The Durham Symphony Orchestra launched its season on a smallish scale with a late-afternoon “Chamber Music Musicale” in the Durham Arts Council’s PSI Theatre. It’s not the first time the orchestra has presented its principals (mostly) in intimate settings, but it may have been the first time its music director took part in the proceedings. That would be William Henry Curry, the DSO’s third such leader, who was named Alan Neilson’s successor earlier this year, following an extensive and – some would doubtless say – exhaustive search. The orchestra was founded under the leadership of Vincent Simonetti, whose engagement with this fine community ensemble continues; he is its principal tuba. That means that Curry, a violist by training, is the first string-playing MD, since Neilson came to conducting after a distinguished career as a flutist. The DSO has long had strength in its string sections, and it’s a safe bet that tradition will continue under its new leadership.

Just how good the strings of the DSO are could be seen and heard during this program, which featured Curry as host, commentator and, at the end, conductor, too. First up were concertmistress Anne Leyland and pianist Katherine Lewis, performing the finale of Franck’s big, expansive Violin Sonata. The incisive playing set the tone for the afternoon, which was marked by keen attention to detail and outstanding ensemble.

The Carolina Clarinet Quartet (Brent Smith, Tara Glaspey, Shirley Violand-Jones, and Jim Williams) offered “It Takes Four to Tango,” a very attractive contemporary work by Daniel Dorf (one of three Americans whose music figured on this program), followed by the first part of Piazzolla’s Histoire du Tango, originally composed for flute and guitar. The (uncredited) transcription was excellent, and the juxtaposition of the two short works was an exceedingly happy one.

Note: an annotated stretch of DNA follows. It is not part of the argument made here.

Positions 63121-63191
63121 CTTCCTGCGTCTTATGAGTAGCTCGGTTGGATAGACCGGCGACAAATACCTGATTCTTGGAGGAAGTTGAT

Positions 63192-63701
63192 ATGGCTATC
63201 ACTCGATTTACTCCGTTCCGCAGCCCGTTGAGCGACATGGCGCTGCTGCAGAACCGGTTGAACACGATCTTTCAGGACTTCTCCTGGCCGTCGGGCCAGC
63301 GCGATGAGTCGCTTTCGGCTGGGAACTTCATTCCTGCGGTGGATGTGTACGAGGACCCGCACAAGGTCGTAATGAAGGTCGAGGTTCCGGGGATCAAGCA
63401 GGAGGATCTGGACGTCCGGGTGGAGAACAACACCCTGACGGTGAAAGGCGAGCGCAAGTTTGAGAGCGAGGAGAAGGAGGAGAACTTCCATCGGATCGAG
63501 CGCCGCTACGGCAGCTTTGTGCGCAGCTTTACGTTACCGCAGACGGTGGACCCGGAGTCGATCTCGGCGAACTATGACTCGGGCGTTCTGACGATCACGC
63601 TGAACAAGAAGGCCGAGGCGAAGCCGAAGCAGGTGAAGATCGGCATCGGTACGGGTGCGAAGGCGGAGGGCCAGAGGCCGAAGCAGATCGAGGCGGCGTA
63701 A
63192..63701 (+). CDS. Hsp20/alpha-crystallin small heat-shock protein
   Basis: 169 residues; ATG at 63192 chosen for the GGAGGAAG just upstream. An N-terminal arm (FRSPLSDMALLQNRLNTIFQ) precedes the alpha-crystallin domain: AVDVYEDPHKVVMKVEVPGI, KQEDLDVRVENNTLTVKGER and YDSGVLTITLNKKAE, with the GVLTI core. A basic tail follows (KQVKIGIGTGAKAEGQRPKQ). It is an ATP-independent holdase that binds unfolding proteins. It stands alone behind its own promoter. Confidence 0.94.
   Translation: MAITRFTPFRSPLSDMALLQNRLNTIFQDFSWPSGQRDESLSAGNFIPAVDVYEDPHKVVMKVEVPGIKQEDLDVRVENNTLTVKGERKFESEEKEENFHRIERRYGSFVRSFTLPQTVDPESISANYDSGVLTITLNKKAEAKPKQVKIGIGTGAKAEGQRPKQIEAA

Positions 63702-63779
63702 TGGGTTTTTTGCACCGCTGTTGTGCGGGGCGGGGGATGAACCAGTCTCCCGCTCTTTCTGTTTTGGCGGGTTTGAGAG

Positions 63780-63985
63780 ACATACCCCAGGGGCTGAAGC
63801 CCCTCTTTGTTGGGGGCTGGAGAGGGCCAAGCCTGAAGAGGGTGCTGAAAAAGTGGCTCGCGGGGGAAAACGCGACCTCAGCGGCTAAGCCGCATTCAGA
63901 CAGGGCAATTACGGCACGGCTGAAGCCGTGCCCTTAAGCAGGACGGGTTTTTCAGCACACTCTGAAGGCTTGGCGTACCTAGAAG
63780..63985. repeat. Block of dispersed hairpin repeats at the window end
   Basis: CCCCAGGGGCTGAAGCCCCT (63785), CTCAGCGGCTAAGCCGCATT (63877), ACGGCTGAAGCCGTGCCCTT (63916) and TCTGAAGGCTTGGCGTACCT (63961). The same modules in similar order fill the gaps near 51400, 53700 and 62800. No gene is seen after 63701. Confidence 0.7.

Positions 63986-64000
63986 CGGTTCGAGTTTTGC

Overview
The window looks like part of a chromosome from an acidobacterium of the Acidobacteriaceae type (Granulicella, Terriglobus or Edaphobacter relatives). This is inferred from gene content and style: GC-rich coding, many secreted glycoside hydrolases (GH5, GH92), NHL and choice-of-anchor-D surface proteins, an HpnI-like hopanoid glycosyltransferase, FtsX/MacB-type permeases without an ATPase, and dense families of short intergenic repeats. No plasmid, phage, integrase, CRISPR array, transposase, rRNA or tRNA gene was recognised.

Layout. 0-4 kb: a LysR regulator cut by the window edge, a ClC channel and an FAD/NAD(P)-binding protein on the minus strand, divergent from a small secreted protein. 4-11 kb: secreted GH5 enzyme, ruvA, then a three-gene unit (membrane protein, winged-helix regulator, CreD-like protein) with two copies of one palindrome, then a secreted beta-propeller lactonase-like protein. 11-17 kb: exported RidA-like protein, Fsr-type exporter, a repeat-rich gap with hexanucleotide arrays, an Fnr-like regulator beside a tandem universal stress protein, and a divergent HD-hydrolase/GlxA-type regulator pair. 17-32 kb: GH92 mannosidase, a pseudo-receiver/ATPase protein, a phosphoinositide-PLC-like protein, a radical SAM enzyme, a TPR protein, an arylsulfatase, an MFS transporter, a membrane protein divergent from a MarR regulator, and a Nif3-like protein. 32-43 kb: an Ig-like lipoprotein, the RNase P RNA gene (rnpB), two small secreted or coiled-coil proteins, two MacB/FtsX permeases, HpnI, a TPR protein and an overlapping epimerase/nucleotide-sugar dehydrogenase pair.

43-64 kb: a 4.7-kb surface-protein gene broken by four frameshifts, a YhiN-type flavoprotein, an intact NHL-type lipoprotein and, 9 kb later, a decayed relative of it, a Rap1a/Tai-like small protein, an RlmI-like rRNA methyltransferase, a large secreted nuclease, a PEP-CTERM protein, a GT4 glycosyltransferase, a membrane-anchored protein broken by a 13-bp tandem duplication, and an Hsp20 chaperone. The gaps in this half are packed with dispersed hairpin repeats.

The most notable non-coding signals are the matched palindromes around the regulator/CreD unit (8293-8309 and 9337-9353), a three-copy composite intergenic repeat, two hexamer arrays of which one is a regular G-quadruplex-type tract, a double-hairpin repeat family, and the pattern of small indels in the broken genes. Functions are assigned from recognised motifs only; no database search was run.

Movements from two superb piano quintets followed, with Lewis and Leyland joined by Shelley Livingstone, violin, Michael Castelo, viola, and Deborah Pittman, cello – all the string players are principals or section heads of the DSO. Dohnányi’s big C minor Quintet, his Op. 1, is a rarely-heard masterwork, and this reading of its finale surely made some listeners long to experience the rest of it. The same could be said of the exciting performance of the Scherzo (Furiant) from Dvorák’s comparably masterful Piano Quintet No. 2 in A Minor, Op. 81.

From Dvorák, DSO’s artists made a transition to Claude Bolling’s Suite for Cello and Jazz Piano Trio. Here, the players were cellist Gen Norton, bassist Casey Toll, keyboardist Doug Norton, and drummer Matt Vooris, and the results were – as is invariably the case with this music – impressive.

Pianist Lewis, who has made a big splash since arriving here not long ago – she seems to be turning up everywhere – gave a bravura performance of Liszt’s Hungarian Rhapsody No. 11 that made folks sit up and take notice. (She was the afternoon’s busiest musician, and she earned special praise from Curry in his closing remarks.)